Comics - How do I know good inking from bad

I know which writers and artists I like and don’t like. I don’t know many letterers names, but I can tell good from bad (in my opinion). Colors, I’m usually ambivalent about. Inking however… I know it’s more than just tracing and shadows, but I’m not sure what to look for when critiquing.

Can someone point out the difference between bad, good, and great inking. Give me some names and examples as well. I know Klaus Jansen gets a lot of accolades. He’s about the only name I know in inking.

FWIW, I’ve been reading comics for most of my 45 years, but inking has always alluded me.

Here’s an article I found very helpful in this regard:

Great article. Thank you very much.

I’d seen the Batman comparison pics before, but the Spiderman / Punisher page was new to me. I hadn’t realized how much of the detail was left up to the inker.

I think part of my problem is that I tend to look at the complete art of someone like Jim Lee and I think, “Wow, my drawings look like crap.” It’s really eye-opening to see how much each stage of the production depends on the other stages working together.

(Also explains why I fail at comicking, because I always try to do the work of like five or six people and then get depressed that mine doesn’t look as good.)

Put simply:

  • a good inker can make a good artist look even better
  • a good inker can make a mediocre artist look good
  • a bad inker can make a good artist look mediocre

If you’ve been reading comics for 45 years, then you have to have a sense of which artists you like. My favorite artist is (although his more recent stuff is not as good) Neal Adams. But it took some time to appreciate that it was teaming with Dick Giordano that really made their art “outstanding”.
Adams is one of those artists who an inker would have to go out of his way to mess up (but it’s been done !).

On the flipside, Gil Kane is one of my least favorite artists (yet always seemed to be so prolific in the titles I would follow !). Yet there were some comics that he drew that came out “decent”, and this could be directly attributed to the inker (sometimes the inker was creditted as “The Crusty Bunkers” - which was actually a Neal Adams group of inkers !).

You should check out Kirbys books for marvel in the 60s.

Joe Sinnott inked the FF and he was known as the best.
Vince Colletta inked Thor and he was less well regarded, and had a lighter touch.
and when Chic Stone was the inker, usually on Cap and Sgt Fury it looked horrific…

When he went to DC I think Colletta might have followed. IT was a lighter touch, but after Mike Royer became involved it began a really heavy handed and lined look.

Inkers tend to fall into two types: Illustrative (the ones who strive for photorealistic results; look at the Adams/Giordano collaborations, or the Colan/Palmer ones) and Graphic (fewer, thicker lines, more spot black, no attempt at photorealism. See: Alex Toth, Klaus Janson, Howard Chaykin, Walt Simonson, Alex Nino). Terry Austin, whose stuff was insanely popular from about 1978-90, had elements of both types.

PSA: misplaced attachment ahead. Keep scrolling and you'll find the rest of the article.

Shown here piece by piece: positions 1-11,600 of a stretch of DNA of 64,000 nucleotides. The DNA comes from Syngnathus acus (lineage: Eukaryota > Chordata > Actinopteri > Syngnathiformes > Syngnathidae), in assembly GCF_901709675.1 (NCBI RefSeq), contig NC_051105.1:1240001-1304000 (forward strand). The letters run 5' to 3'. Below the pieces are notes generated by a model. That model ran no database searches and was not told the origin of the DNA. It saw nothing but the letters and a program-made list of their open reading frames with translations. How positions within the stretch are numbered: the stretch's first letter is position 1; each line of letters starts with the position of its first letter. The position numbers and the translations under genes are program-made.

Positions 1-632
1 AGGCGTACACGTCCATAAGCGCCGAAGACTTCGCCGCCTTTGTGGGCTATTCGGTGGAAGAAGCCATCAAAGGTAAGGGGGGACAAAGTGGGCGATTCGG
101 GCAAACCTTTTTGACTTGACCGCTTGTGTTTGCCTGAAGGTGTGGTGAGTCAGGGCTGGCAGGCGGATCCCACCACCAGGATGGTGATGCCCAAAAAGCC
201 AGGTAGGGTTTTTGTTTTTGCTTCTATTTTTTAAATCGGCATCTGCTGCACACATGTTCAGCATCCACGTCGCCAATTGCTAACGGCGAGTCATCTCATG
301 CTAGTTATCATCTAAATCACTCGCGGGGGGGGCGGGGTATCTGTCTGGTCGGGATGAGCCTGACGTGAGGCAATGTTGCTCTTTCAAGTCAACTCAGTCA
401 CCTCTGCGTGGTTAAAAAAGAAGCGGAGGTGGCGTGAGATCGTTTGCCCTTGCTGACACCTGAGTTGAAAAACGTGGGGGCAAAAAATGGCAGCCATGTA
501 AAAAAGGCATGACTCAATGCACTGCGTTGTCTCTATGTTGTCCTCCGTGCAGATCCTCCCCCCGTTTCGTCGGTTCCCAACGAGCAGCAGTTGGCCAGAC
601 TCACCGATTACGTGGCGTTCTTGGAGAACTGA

It might be best to focus on the different inkers who have worked on a single penciller, like Jack Kirby or John Buscema.

Kirby has gotten all the major inkers, including several who were pretty strong pencillers in their own right (Wally Wood, Barry Windsor-Smith and Herb Trimpe, for example). He also got a lot of journeyman hacks who were fast but uninspiring (Vince Colletta was the most notorious, but I think Frank Giacoia has a lot to answer for). Probably the best were strong stylists who streamlined Kirby’s style and turned dozens of hash marks into a single, strong line, like Joe Sinnott. Sinnott also championed the use of Spot Blacks and Kirby Krackle, signature moves more often attributed to Kirby. When Kirby got to pick his own inkers, his preference was for Mike Royer, whose inks basically just traced the pencils without trying to enhance them.

Buscema got most of the same inkers Kirby got, with much of the same results. He also got more “illustrative” inkers like Tony deZuniga, George Klein and Tom Palmer. I’m not sure whether Buscema ever got to choose his own inkers or not. His work on Conan saw great variety in inking styles, and I think the best inking he ever got was from Alfredo Alcala, a strong illustrative stylist in his own right.

You might want to check out chapters 3 and 14 of the Famous Artists Cartooning Course for a better discussion of this than I can give you.

I’ve found that Trevor Von Eeden can get a bit ink-heavy (well, ink-slathering) for my taste.

I mentioned Vince Colletta earlier. Back in the 1950s he was known for drawing very pretty women in “romance” comics. He got paired with Jack Kirby a lot, over Kirby’s objections. He had a sketchy style, he erased a lot of detail from backgrounds, his characters often looked cross-eyed. He was very fast, but nobody’s favorite.